As the country mourned for a second day with high-level visits to Kim’s body at a memorial palace and public gatherings of weeping citizens, state media fed a budding personality cult around his youngest known son and anointed heir, Kim Jong Un, hailing him as a “lighthouse of hope.”
Kim’s body was wrapped in red cloth and surrounded by blossoms of his namesake flowers, red “kimjongilia.” As solemn music played, Kim Jong Un — believed to be in his late 20s — entered the hall to view his father’s bier, surrounded by military honor guards.
“We will change today’s sorrow into strength and courage and work harder for a powerful and prosperous nation, as our general wanted, under the leadership of the new General Kim Jong Un,” U Son Hui, a Pyongyang resident, told The Associated Press.
The announcement Monday of Kim’s death over the weekend raised acute concerns in the region over the possibility of a power struggle between the untested son and rivals, in a country pursuing nuclear weapons and known for its unpredictability and secrecy. But there have been no signs of unrest or discord in Pyongyang’s somber streets.
With the country in an 11-day period of official mourning, flags were flown at half-staff at all military units, factories, businesses, farms and public buildings.
Kim Jong Il, 69, died of a massive heart attack on Saturday caused by overwork and stress, according to the North’s media. The state funeral for Kim is set for Dec. 28 in Pyongyang, to be followed by a national memorial service the next day, according to the North’s state media. North Korean officials say they will not invite foreign delegations and will allow no entertainment during the mourning period.
It appears that that Apple will be opening its first development center outside the United States in Israel. The move reportedly is not related to the possible acquisition of the Israeli company Anobit, which develops flash storage solutions that provide Apple’s iPhone and iPad a competitive advantage over its competitors. Aharon Aharon, a veteran in the Israeli high-tech scene, has reportedly been chosen to head the Israeli center and is undergoing training in Apple’s headquarters in the United States. Aharon refused to comment on the issue, saying only that he is in the United States. But at least three managers in Israel’s high-tech industry confirmed that Ahraon will be a senior vice president of engineering at Apple, and head Apple’s development activities in Israel.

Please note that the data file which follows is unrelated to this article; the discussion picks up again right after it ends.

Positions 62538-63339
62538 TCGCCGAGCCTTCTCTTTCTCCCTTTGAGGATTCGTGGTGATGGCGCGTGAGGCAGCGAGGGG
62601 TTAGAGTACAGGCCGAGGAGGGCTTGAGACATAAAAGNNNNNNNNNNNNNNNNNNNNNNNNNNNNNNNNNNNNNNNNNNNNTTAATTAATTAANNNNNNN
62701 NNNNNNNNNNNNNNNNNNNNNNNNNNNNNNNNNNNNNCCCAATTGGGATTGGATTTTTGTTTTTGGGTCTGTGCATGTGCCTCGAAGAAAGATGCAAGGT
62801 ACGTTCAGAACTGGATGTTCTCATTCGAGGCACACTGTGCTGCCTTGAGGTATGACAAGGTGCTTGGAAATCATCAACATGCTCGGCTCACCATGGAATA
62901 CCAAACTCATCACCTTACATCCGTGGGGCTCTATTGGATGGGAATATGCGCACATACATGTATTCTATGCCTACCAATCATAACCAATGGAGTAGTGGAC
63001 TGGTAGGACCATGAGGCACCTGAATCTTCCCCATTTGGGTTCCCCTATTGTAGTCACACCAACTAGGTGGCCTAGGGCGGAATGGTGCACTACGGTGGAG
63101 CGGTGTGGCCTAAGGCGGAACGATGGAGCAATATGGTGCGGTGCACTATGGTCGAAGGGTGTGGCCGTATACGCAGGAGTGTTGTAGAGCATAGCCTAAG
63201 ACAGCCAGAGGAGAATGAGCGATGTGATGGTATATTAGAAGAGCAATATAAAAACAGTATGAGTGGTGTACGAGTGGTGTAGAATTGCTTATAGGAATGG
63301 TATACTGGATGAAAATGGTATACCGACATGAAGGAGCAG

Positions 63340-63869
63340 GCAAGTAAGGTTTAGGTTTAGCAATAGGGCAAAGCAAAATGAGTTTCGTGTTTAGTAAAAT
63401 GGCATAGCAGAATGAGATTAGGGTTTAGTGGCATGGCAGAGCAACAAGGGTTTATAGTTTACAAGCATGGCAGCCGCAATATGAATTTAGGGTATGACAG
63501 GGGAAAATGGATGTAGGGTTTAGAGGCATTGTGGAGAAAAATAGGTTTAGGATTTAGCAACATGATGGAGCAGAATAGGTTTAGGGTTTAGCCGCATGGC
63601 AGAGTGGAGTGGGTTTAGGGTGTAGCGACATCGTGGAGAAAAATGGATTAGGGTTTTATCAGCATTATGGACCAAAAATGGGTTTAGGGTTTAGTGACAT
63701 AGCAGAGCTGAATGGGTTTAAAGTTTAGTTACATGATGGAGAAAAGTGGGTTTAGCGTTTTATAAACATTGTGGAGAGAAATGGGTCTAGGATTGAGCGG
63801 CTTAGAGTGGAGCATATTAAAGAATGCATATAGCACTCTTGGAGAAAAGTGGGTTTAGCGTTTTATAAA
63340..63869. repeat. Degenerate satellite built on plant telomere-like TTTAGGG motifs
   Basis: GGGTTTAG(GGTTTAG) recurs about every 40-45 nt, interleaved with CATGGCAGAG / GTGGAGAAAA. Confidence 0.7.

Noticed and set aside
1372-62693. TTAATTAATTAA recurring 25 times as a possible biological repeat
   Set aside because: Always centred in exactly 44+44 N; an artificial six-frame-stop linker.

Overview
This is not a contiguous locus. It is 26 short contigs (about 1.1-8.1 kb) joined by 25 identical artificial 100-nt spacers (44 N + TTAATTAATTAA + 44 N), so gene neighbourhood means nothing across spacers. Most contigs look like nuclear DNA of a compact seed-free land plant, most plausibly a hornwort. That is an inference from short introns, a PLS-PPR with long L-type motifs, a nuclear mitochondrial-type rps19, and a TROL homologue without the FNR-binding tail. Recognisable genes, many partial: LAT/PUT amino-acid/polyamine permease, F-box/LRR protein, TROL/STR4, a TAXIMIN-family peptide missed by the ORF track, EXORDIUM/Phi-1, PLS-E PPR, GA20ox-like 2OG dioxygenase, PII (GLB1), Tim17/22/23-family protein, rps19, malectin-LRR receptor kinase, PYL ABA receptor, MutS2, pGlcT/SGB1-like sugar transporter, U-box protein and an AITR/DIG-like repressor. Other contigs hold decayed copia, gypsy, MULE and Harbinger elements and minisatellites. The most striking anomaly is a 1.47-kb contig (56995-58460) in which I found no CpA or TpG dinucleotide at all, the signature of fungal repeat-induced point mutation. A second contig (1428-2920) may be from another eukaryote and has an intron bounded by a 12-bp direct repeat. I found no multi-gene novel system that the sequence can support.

Meanwhile, Apple is reportedly planning to acquire the Israeli company Anobit for hundreds of millions of dollars. If a deal will be completed, it will mark the biggest deal Apple has made since 1996 when it acquired NeXT, a company founded by Steve Jobs, for $429 million. The decision to set up an Apple R&D center in Israel could explain why it might be pursuing a large player like Anobit. Apple usually confines itself to small-scale acquisitions to obtain intellectual property.
Apple’s interest in Israel began in 2008, when an Israeli Technyon graduate joined the Company in Cupertino. The Israeli high tech employee joined Apple after fullfiling various positions at Intel and IBM. It was during that time that he met Aharon Aharon. Today he serves as Vice Preseident of Microchips in Apple. In the US Patent Registrar there are two patents registered on the Israeli high tech employee’s name, both registered in 2009, during the time he was already employed at Apple.
The AP has reported that Iran might be moving their uranium enrichment facilities, as safety becomes an issue. Iran is reportedly concerned against a Western strike on their facilities. Neither Israel nor the US have ruled out a possible military strike again the nuclear program, citing that they believe Iran could be developing atomic weapons. However Iran is adamant that their facilities are creating electricity and radioisotopes for treating cancer patients.